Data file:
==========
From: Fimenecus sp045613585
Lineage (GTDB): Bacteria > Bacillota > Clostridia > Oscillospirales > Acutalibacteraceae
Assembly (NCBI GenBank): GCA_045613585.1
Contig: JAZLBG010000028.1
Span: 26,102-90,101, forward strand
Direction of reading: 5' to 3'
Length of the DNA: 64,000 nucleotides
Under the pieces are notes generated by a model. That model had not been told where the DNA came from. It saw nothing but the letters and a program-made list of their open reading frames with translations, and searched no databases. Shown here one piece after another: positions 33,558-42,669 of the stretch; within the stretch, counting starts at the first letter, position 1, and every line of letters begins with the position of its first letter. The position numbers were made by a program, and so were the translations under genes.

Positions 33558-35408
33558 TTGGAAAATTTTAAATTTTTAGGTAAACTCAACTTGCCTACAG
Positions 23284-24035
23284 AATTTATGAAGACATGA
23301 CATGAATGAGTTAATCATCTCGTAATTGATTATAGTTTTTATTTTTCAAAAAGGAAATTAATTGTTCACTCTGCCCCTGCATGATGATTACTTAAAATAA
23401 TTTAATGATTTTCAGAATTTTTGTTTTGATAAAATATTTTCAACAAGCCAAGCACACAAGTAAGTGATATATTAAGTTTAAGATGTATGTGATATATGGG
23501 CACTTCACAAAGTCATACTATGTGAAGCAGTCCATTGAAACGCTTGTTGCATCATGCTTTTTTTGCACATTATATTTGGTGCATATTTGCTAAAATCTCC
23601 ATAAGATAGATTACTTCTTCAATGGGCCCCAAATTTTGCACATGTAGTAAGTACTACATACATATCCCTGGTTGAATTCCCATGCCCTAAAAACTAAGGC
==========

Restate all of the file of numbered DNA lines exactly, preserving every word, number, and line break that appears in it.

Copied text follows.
From: Fimenecus sp045613585
Lineage (GTDB): Bacteria > Bacillota > Clostridia > Oscillospirales > Acutalibacteraceae
Assembly (NCBI GenBank): GCA_045613585.1
Contig: JAZLBG010000028.1
Span: 26,102-90,101, forward strand
Direction of reading: 5' to 3'
Length of the DNA: 64,000 nucleotides
Under the pieces are notes generated by a model. That model had not been told where the DNA came from. It saw nothing but the letters and a program-made list of their open reading frames with translations, and searched no databases. Shown here one piece after another: positions 33,558-42,669 of the stretch; within the stretch, counting starts at the first letter, position 1, and every line of letters begins with the position of its first letter. The position numbers were made by a program, and so were the translations under genes.

Positions 33558-35408
33558 TTGGAAAATTTTAAATTTTTAGGTAAACTCAACTTGCCTACAG
Positions 23284-24035
23284 AATTTATGAAGACATGA
23301 CATGAATGAGTTAATCATCTCGTAATTGATTATAGTTTTTATTTTTCAAAAAGGAAATTAATTGTTCACTCTGCCCCTGCATGATGATTACTTAAAATAA
23401 TTTAATGATTTTCAGAATTTTTGTTTTGATAAAATATTTTCAACAAGCCAAGCACACAAGTAAGTGATATATTAAGTTTAAGATGTATGTGATATATGGG
23501 CACTTCACAAAGTCATACTATGTGAAGCAGTCCATTGAAACGCTTGTTGCATCATGCTTTTTTTGCACATTATATTTGGTGCATATTTGCTAAAATCTCC
23601 ATAAGATAGATTACTTCTTCAATGGGCCCCAAATTTTGCACATGTAGTAAGTACTACATACATATCCCTGGTTGAATTCCCATGCCCTAAAAACTAAGGC